Queen's Spritely Visit to Scotland Comes at an Important Time for the U.K.

Queen Elizabeth II's visit to Scotland this week comes at an important time for the future of the United Kingdom as a second referendum on Scottish independence is being advocated for.

Reports that Nicola Sturgeon, first minister for Scotland and leader of the Scottish National Party, will announce her plans for a referendum come as the queen and members of the royal family are visiting the country as part of the annual "Holyrood week."

This week of official events including garden parties, investitures and ceremonies takes its name from the monarch's official residence in Scotland, the Palace of Holyroodhouse in Edinburgh.

Queen Elizabeth II Visits Scotland
Queen Elizabeth II's visit to Scotland for Holyrood week comes as First Minister Nicola Sturgeon moves ahead with her plans to hold a second independence referendum. The queen photographed in Edinburgh, June 27, 2022. Sturgeon (inset) photographed April 15, 2021. Max Mumby/Indigo/Getty Images/Jeff J Mitchell/WPA Pool/Getty Images

Sturgeon's new referendum would follow the first undertaken in 2014 which asked voters "should Scotland become an independent country?" Despite fierce nationalist campaigning, 55 percent of voters said "no" opposed to 44 percent who responded "yes."

Though she has a constitutional duty to remain apolitical, at the time of the 2014 referendum the queen made a considered comment to a well-wisher outside the church on her Scottish estate ahead of the vote which was widely reported.

The event, which happened just four days before Scots headed to the polls, saw the queen reportedly say: "I hope people will think very carefully about the future."

Subsequently, accusations that the queen's rare comment on such a polarizing political issue had been pre-planned arose in the media. It also followed earlier reporting that the monarch was pro-union and concerned about the prospect of Scottish independence.

In response to these earlier accusations, Buckingham Palace released a swift statement which read: "The sovereign's constitutional impartiality is an established principle of our democracy and one which the Queen has demonstrated throughout her reign.

"As such, the monarch is above politics and those in political office have a duty to ensure this remains the case.

"Any suggestion that the Queen would wish to influence the outcome of the current referendum campaign is categorically wrong. Her Majesty is simply of the view this is a matter for the people of Scotland."

Nicola Sturgeon and Queen Elizabeth II
Nicola Sturgeon and Queen Elizabeth II photographed together at the Palace of Holyroodhouse in Edinburgh, July 4, 2018. Jane Barlow/WPA Pool/Getty Images

Reports of the queen's perceived bias towards the union persisted after the results of the vote had been released.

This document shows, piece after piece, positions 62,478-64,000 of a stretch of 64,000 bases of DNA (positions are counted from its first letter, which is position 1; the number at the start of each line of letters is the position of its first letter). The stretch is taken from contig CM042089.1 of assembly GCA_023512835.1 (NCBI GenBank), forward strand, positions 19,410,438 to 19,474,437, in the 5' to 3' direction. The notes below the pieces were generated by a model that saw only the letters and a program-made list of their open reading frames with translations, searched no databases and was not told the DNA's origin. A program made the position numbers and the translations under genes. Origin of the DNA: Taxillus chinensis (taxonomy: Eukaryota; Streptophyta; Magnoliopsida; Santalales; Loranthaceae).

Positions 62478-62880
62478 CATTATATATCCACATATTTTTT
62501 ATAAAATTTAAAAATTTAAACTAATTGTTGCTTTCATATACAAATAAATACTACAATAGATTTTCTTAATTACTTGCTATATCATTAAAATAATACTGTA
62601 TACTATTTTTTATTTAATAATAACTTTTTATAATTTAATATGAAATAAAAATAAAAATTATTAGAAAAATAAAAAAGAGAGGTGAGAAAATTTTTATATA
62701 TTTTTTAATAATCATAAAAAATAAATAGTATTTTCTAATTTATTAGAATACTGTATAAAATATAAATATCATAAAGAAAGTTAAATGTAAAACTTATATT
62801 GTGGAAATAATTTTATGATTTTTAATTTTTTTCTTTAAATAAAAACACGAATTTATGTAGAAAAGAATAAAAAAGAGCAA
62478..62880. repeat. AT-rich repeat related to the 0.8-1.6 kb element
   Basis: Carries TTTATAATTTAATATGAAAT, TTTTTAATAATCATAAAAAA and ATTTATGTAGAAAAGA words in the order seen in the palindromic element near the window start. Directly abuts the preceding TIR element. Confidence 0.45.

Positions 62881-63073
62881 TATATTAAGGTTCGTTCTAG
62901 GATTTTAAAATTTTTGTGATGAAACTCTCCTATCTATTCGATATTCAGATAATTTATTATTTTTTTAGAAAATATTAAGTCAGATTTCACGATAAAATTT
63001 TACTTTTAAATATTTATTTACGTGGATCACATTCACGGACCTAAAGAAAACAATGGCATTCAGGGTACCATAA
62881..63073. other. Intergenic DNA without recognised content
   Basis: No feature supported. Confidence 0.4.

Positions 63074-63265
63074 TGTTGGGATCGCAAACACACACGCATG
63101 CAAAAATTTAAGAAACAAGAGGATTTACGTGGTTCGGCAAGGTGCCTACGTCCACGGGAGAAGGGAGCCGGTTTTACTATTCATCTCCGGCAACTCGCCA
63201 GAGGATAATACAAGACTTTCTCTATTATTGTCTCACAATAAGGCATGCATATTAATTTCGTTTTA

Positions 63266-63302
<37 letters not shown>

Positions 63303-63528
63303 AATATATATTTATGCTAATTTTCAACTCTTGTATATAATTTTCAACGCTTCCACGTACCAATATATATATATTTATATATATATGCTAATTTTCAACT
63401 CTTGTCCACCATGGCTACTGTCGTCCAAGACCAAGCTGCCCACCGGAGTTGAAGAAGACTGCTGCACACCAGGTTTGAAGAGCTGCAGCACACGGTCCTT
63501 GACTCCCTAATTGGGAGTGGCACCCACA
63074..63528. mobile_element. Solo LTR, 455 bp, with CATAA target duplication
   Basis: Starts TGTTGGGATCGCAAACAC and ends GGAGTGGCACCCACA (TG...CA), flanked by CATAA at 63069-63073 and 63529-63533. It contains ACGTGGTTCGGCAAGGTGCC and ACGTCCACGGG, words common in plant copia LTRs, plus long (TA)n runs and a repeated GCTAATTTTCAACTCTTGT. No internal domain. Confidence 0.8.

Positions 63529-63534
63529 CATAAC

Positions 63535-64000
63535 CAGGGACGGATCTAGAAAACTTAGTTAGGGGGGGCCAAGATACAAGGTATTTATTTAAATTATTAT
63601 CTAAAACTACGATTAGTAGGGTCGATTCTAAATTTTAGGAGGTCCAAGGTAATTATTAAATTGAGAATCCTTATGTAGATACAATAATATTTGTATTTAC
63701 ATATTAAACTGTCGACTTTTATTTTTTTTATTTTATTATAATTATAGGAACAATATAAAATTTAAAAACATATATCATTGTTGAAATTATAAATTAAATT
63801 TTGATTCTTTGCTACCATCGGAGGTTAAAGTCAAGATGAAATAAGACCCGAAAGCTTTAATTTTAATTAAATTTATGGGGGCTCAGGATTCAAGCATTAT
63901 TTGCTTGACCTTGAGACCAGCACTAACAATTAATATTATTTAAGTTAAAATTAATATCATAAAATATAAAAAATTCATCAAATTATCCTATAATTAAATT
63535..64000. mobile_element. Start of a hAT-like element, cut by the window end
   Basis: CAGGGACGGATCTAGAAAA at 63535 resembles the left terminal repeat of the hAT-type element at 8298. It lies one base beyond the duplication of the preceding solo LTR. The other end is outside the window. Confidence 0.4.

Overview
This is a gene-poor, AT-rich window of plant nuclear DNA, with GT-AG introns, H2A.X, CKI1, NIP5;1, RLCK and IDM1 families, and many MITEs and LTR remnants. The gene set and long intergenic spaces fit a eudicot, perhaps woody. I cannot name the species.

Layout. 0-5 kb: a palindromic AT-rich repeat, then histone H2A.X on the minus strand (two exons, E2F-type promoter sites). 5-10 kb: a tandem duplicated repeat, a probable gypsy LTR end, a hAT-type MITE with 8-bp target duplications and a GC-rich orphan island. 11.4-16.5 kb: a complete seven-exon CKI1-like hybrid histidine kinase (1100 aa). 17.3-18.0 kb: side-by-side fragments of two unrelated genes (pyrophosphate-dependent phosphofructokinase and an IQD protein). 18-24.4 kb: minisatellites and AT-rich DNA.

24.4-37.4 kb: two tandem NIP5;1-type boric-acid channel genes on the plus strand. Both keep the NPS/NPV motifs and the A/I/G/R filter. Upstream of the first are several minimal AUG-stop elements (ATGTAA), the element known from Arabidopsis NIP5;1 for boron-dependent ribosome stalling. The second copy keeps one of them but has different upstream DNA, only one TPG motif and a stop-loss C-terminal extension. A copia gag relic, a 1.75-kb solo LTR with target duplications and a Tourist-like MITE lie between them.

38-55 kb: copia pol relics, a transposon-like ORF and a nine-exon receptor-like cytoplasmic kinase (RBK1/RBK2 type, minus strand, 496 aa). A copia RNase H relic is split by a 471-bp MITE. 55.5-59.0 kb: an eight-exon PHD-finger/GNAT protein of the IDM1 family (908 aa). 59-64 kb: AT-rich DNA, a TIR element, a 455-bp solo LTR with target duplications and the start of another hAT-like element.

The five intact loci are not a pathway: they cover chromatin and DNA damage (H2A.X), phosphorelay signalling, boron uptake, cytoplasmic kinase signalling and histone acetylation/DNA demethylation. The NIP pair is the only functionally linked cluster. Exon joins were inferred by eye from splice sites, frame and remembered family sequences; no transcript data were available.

Then-Prime Minister David Cameron made a well publicized gaffe on a visit to New York following the vote in which he told former mayor Michael Bloomberg that the queen "purred" when he called her with the poll outcome.

News cameras picked up Cameron saying: "She purred down the line. I've never heard someone so happy."

In 2019 the former prime minister also told the BBC he had asked for the queen's help in the days leading up to the vote, suggesting that "the raising of an eyebrow" by the monarch could help keep Scotland within the union.

For her part, the queen said that the people of the United Kingdom would "respect" Scotland's decision in a statement following the vote.

"After many months of discussion, debate, and careful thought, we now know the outcome of the Referendum, and it is a result that all of us throughout the United Kingdom will respect," it read.

"Knowing the people of Scotland as I do, I have no doubt that Scots, like others throughout the United Kingdom, are able to express strongly-held opinions before coming together again in a spirit of mutual respect and support, to work constructively for the future of Scotland and indeed all parts of this country.

"My family and I will do all we can to help and support you in this important task."

Nicola Sturgeon has advocated for an independent Scotland for a number of years and published a paper in early June titled: Independence in the modern world. Wealthier, happier, fairer: why not Scotland?

Despite pushback from opposition party leaders in Scotland who have accused Sturgeon's focus on independence of being a "transparent attempt to whip up division and distract from the chaos engulfing the SNP," the first minister continues to move ahead on the issue.

Queen Elizabeth II Ceremony of the Keys
Queen Elizabeth II was presented with the ceremonial key to the city of Edinburgh marking the start to her week of official duties in Scotland. June 27, 2022. Max Mumby/Indigo/Getty Images

The queen arrived in Scotland on Monday to undertake a surprise engagement at Edinburgh Castle known as the "ceremony of the keys." This saw the 96-year-old monarch being symbolically offered the key to the city to mark the start of her week-long residence at Holyrood.

The appearance of the queen on Monday was not announced until the day itself in a new working practice that sees the monarch's diary of engagements no longer published beforehand, owing to her increased health and mobility problems.

On her arrival in Edinburgh the queen made a spritely appearance as she exited the royal train unaided and though using a walking stick, was in high spirits for the ceremony of the keys.

This public appearance by the queen follows concern over her health which arose as a result of the Platinum Jubilee celebrations in early June. Despite the events being planned in her honor, the queen only made public appearances on two of the four days of celebrations, citing "discomfort" incurred on the first day's balcony appearance as a reason for her absence.

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